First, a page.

One of the cleverest touches of the film adaptation was casting Charles Gray, consummate player of villains in such films as Terence Fisher’s The Devil Rides Out (1967) and the James Bond film Diamonds Are Forever (1971), as a “Criminologist” whose introductions and narration evoke the likes of Edgar Lustgarden, the crime writer famous for hosting true crime TV series in the ’50s, and Boris Karloff’s hosting of the anthology show Thriller. Some of the film’s truly killer vignettes include the cutaways to him lecturing on how to do the Time Warp, and casting away his dryly portentous dignity to dance on a table top. Drive-in movie fare isn’t the only subject for satirical mirth: Brad and Janet overhear Richard Nixon’s resignation speech, symbolic fall of the establishment about to be mirrored by the young couple’s impending date with subversive elements.


An early sight gag unsubtly, but pertinently lampoons the couple representing middle American values, as Grant Wood’s famous “American Gothic” painting looms over protagonists Brad Majors (Barry Bostwick) and Janet Weiss (Susan Sarandon) and their friends at a wedding. The inference is obvious, the lurking spectre of parched, repressed, cheerless conformity the legacy behind their white-bread, upright, uptightness, and several of the church congregants watching the wedding revels with parsimonious intensity are, in fact, the very same perverts who will later turn the couple’s lives upside down. Brad and Janet are citizens of the Texas town of Denton. After they bid farewell to their just-married friends, Brad finally confesses his love for Janet via the song “Dammit Janet,” and they set off for a night of celebrating their smouldering blandness. But the couple’s journey is complicated by a storm and strange motorcyclists, and their car busts a tyre after they take a wrong turn. Luckily for them, there’s a castle nearby where they can ask for help.


Brad and Janet immediately stumble into an asylum of weirdness, greeted by a cabal of partying oddballs attending the “Annual Transylvanian Convention,” overlorded by pansexual, transvestite scientist Frank-N-Furter (Curry) and his fake servants, hunchbacked butler Riff Raff (O’Brien) and his sister and maid Magenta (Patricia Quinn), as well as hanger-on and former lover Columbia (Campbell). Frank has gathered the cabal together to celebrate the culmination of a great experiment: he is about to bring life to a man he’s constructed, dubbed Rocky (Peter Hinwood). Frank’s creation emerges from the vat as a perfect Aryan vision, ready and willing to flex his physique to the amazement of the audience even as he wonders what strange situation he’s been plunged into. But Frank’s road to triumph has been paved with his sins, including frozen biker Eddie (Meat Loaf), who busts out of cold storage in a dizzy rage. A delivery boy who was ensnared by Frank’s lustful attentions but who gravitated to Columbia, Eddie’s been partly harvested to provide Rocky’s brain, and he careens through Frank’s lab on his motorcycle until the vengeful host dispatches him gorily with an ice pick. Having disposed of this momentary distraction, Frank sets Rocky to building up his body to ever greater heights of masculine glory before chaining him to his bed. Rocky Horror revolves around this one central, inarguably brilliant premise—though the film doesn’t do much interesting with it—turning the classic Frankenstein figure into a freak who wants to create not just a human being, but a perfect male love object and then doubling down on this joke by having the monster’s traditional rebellion be that he is resolutely and helplessly heterosexual.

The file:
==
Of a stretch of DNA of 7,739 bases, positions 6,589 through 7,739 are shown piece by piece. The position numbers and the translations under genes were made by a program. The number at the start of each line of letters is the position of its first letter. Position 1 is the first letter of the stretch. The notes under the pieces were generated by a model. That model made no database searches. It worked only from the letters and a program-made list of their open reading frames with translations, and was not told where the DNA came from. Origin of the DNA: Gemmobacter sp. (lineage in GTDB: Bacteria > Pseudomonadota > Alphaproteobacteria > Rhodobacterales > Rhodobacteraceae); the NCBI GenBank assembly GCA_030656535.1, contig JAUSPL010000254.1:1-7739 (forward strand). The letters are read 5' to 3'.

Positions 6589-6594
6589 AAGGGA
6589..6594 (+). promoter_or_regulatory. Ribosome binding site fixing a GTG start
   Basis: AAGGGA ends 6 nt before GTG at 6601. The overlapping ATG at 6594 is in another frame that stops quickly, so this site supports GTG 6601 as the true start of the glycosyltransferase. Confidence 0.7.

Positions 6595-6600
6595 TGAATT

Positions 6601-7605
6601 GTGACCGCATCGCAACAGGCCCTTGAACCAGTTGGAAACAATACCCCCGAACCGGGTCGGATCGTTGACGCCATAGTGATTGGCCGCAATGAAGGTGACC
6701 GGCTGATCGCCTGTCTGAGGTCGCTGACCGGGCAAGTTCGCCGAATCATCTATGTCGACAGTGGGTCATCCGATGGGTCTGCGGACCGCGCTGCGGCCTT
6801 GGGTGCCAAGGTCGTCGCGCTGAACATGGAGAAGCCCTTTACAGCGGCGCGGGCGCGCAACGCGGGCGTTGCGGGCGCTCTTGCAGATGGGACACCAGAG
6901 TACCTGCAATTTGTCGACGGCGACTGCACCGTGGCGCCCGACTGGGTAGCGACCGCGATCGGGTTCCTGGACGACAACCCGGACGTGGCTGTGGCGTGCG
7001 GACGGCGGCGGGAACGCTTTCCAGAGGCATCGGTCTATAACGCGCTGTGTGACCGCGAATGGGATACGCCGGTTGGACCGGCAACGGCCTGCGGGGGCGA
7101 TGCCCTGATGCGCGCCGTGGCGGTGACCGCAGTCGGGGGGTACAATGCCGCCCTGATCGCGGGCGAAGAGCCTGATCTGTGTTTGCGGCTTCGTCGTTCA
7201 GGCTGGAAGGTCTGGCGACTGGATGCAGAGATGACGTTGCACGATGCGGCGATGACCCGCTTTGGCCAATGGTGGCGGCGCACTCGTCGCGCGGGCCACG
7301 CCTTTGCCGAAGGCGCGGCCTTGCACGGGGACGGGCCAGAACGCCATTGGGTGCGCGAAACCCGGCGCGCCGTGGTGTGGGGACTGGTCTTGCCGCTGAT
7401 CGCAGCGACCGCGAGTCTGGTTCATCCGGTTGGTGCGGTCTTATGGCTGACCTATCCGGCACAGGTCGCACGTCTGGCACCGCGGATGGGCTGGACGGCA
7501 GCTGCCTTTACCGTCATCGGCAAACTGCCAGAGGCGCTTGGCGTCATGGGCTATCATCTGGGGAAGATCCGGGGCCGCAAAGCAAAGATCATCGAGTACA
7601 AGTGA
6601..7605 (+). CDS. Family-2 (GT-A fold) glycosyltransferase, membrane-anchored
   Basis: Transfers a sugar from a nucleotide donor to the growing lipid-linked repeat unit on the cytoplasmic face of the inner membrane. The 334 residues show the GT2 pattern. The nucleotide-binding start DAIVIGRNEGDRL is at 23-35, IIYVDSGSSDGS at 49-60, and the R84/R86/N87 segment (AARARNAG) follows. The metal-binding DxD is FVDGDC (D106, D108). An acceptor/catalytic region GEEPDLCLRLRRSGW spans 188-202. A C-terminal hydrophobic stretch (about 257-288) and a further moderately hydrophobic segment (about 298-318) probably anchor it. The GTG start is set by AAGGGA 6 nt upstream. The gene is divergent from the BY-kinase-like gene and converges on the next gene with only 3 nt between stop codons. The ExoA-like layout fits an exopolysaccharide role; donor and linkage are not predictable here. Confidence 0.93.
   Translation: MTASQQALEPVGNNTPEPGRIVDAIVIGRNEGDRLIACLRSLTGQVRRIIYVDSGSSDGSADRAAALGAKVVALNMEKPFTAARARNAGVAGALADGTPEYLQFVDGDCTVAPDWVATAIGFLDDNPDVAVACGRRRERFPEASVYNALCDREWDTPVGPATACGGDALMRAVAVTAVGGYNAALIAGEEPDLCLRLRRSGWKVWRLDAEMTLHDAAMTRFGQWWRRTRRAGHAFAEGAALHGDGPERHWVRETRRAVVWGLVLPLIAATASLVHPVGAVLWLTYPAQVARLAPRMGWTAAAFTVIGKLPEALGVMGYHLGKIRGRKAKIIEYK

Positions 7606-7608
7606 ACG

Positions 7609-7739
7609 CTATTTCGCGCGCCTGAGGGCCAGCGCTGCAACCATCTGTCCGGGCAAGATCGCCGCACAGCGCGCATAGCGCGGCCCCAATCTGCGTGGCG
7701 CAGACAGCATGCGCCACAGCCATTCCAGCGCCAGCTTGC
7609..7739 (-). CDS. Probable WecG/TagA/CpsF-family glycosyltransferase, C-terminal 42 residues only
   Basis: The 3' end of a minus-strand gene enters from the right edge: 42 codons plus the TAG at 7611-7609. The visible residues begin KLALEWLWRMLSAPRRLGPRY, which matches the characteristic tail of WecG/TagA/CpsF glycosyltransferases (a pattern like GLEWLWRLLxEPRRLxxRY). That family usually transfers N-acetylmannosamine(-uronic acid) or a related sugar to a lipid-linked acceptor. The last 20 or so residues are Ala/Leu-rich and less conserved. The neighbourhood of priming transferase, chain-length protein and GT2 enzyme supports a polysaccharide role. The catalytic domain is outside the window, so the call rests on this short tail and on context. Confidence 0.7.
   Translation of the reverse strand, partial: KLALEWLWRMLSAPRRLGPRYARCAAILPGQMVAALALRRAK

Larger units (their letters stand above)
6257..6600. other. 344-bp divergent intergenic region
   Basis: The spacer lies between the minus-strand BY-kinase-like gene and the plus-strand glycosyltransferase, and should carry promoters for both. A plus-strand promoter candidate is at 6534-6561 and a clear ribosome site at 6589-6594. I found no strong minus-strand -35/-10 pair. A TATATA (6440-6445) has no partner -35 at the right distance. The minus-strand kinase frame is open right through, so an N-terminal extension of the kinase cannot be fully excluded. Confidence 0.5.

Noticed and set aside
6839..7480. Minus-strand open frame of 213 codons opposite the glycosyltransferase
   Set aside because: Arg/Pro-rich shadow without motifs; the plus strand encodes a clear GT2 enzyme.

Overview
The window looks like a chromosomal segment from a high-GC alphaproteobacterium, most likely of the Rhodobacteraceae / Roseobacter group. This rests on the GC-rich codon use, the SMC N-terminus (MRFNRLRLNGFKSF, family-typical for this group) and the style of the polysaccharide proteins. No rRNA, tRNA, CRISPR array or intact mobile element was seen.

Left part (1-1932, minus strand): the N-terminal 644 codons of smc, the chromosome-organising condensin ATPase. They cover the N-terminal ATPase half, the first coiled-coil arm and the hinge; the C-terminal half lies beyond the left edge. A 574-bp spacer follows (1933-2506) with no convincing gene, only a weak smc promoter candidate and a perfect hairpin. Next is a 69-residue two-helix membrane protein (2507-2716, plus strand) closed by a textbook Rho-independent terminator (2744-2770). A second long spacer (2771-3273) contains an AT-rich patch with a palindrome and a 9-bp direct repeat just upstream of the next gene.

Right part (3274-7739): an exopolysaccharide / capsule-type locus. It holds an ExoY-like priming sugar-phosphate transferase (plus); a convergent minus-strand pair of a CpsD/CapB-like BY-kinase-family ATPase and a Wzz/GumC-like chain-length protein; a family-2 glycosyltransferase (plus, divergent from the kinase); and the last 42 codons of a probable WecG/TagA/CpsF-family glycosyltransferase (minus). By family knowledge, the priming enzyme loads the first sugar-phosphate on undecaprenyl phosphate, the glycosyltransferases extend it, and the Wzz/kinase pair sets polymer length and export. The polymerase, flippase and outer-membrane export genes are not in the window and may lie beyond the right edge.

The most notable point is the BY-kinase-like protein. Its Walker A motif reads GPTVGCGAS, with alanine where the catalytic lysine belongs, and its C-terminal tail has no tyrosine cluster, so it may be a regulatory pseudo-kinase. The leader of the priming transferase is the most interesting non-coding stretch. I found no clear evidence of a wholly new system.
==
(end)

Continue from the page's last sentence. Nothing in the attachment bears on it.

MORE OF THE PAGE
Curry inhabits the role of Frank-N-Furter with such total ease and charismatic verve that it seems like he was born in his lofty stilettoes and garters, credibly locating jolts of pathos and flickers of melancholy under the surface of a creature otherwise defined by totally shameless hedonism and dedication to his own outsized talent and ego. From the moment he enters the film dressed like Dracula, only to throw off his cape and reveal his very masculine body swathed in burlesque-ready underwear, Frank-N-Furter commands the proceedings. Later, as he acts as impresario mad scientist at Rocky’s revival, he sports the pink triangle of gay pride (adapted and reversed from a Nazi designation), but doesn’t stop at any polite or merely political limits of gender orientation. The figuration of Frank and Rocky could well have been originally inspired by Z-Man and his lust object, Lance Rocke, in another hugely popular camp relic, Beyond the Valley of the Dolls (1970); Frank very strongly recalls Z-Man as the imperious host of debauched revels and jealous creator with not-so-secret peccadilloes. There’s also a strong whiff of Cabaret’s (1972) Emcee to him, and Bob Fosse’s sleazy-sexy sensibility pervades the film as an influence.